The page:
02: Building a data analysis pipeline for long-read, amplicon-based, raw DNA-sequence data generated by Oxford Nanopore Technology

Mink, Sylvia1,2; Busch, Yannik3; Kiefer, Johanna3; Attenberger, Christian4; Peter, Wolfgang3; Gassner, Christoph2

  1. Medizinisches Zentrallaboratorium GmbH, Feldkirch, Austria
  2. Private Universität im Fürstentum Liechtenstein, Institut für Translationale Medizin, Triesen, Fürstentum Liechtenstein
  3. Stefan Morsch Stiftung, Birkenfeld, Deutschland
  4. Private Universität im Fürstentum Liechtenstein, Triesen, Fürstentum Liechtenstein


Modern DNA sequencing techniques are capable of generating so-called "long reads" of single-stranded DNA. Such "long reads" enable a haplotype-specific analysis of the two parental allele variants. This is particularly important when (at least) two single nucleotide variants (SNVs) are several hundred base pairs apart, making it difficult to determine their relationship to each other using conventional methods. Oxford Nanopore Technology (ONT) currently allows the longest read lengths of up to four mega base pairs.

However, using this promising technology poses a major challenge due to downstream data analysis. Currently, there is no clearly established software pipeline for processing and analyzing the raw sequencing data to obtain haplotype-specific results. Rather, several publicly available software tools must be combined. These individual elements are often poorly documented and require a high level of bioinformatics knowledge to use efficiently.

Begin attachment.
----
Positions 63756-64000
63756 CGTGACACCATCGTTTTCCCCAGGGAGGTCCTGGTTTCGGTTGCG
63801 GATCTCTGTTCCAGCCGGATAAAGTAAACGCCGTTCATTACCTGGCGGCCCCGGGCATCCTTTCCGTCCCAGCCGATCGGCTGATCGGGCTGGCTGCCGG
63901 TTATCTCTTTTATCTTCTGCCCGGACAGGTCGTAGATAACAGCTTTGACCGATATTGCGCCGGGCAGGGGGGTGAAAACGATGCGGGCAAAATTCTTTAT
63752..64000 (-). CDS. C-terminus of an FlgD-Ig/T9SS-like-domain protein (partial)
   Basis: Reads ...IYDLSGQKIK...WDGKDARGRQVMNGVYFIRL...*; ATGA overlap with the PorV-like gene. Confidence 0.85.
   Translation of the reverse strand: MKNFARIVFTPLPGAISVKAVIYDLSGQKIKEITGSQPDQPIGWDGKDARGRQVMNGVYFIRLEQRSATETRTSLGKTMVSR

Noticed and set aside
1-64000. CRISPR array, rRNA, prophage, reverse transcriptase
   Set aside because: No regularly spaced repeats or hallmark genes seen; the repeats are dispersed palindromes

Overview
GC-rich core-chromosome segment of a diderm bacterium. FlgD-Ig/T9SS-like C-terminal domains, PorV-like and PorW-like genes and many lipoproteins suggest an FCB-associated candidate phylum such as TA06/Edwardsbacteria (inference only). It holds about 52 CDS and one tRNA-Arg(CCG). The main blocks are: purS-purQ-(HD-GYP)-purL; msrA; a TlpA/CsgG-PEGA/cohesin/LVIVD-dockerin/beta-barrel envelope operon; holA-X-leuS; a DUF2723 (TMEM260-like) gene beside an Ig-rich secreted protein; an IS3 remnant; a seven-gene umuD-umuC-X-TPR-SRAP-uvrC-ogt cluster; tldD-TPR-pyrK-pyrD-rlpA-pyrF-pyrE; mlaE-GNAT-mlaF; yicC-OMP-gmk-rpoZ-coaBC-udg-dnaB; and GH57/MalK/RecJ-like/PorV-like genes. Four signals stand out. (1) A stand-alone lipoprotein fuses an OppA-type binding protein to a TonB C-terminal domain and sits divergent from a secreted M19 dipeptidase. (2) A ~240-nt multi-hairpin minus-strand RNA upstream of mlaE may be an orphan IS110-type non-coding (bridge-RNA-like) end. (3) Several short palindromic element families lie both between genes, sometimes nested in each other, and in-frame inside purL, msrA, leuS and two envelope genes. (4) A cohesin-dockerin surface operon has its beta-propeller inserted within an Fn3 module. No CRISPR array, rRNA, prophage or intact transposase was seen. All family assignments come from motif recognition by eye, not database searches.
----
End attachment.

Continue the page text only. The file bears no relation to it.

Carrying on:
We have therefore developed a data analysis pipeline that allows the automated processing of amplicon-specific long-read ONT sequencing data.

Materials and Methods:

We designed long range PCR reactions for the partly homologous FUT1, FUT2 and FUT3 genes. These genes encode the human blood group systems "Lewis" and "H". 32 DNA samples were amplified and processed according to the ONT protocol for amplicon barcoding with native barcoding expansion 96 (EXP-NBD196, and SQK-LSK109) then analyzed on MinION using an R10.3 flow cell.

Basecalling was performed in high accuracy mode using Guppy Basecalling Software ((C) Oxford Nanopore Technologies plc. Version 6.1.3+cc1d765d3) and separated by barcode ID. An initial quality check was performed with NanoPlot (version 1.40.0).

Reads were subsequently filtered for quality score and expected amplicon length using NanoFilt (version 2.8.0).

Alignment to the reference sequence was done with minimap2 (version 2.24-r1122). The resulting SAM (sequence alignment map) file was then converted to its binary counterpart using samtools (version 1.15, htslib 1.15). Bcftools (version 1.15) was used for calling variants and filtering according to quality score.

Phasing of haplotypes was performed by whatshap (version 1.4) and ONToHap (ONToHap-v1.0.0) respectively. Whatshap statistics yielded an overview of phasing data including variant characteristics for each gene. Haplotype specific sequences in FASTA format were generated by bcftools (version 1.15).

Finally, this analysis sequence was automated using Linux bash script.


For each gene, this data analysis pipeline generated phased haplotypes of approximately 11 kilo base pairs. Processing the raw data was performed simultaneously for all 32 DNA samples.


The described data analysis pipeline allows for simple and time efficient processing of long read, amplicon-based sequencing data generated by Oxford Nanopore Technology.